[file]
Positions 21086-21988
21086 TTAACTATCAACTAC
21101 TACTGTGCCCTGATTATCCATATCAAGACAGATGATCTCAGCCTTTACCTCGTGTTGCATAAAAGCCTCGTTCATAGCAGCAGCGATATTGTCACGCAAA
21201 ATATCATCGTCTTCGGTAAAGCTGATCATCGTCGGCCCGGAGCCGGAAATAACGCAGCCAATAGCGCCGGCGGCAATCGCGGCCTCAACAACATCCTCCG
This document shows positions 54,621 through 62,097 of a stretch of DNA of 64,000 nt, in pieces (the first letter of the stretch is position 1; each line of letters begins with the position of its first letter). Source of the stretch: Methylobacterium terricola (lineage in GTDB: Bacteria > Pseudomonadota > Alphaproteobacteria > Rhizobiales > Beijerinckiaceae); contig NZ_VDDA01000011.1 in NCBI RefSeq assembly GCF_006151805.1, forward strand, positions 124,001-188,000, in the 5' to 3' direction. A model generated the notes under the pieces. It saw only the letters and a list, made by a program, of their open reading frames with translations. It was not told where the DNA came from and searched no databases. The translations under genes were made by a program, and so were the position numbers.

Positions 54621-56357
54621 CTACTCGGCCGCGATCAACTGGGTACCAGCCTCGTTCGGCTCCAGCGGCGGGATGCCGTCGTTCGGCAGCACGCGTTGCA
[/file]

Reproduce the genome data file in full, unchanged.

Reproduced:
Positions 21086-21988
21086 TTAACTATCAACTAC
21101 TACTGTGCCCTGATTATCCATATCAAGACAGATGATCTCAGCCTTTACCTCGTGTTGCATAAAAGCCTCGTTCATAGCAGCAGCGATATTGTCACGCAAA
21201 ATATCATCGTCTTCGGTAAAGCTGATCATCGTCGGCCCGGAGCCGGAAATAACGCAGCCAATAGCGCCGGCGGCAATCGCGGCCTCAACAACATCCTCCG
This document shows positions 54,621 through 62,097 of a stretch of DNA of 64,000 nt, in pieces (the first letter of the stretch is position 1; each line of letters begins with the position of its first letter). Source of the stretch: Methylobacterium terricola (lineage in GTDB: Bacteria > Pseudomonadota > Alphaproteobacteria > Rhizobiales > Beijerinckiaceae); contig NZ_VDDA01000011.1 in NCBI RefSeq assembly GCF_006151805.1, forward strand, positions 124,001-188,000, in the 5' to 3' direction. A model generated the notes under the pieces. It saw only the letters and a list, made by a program, of their open reading frames with translations. It was not told where the DNA came from and searched no databases. The translations under genes were made by a program, and so were the position numbers.

Positions 54621-56357
54621 CTACTCGGCCGCGATCAACTGGGTACCAGCCTCGTTCGGCTCCAGCGGCGGGATGCCGTCGTTCGGCAGCACGCGTTGCA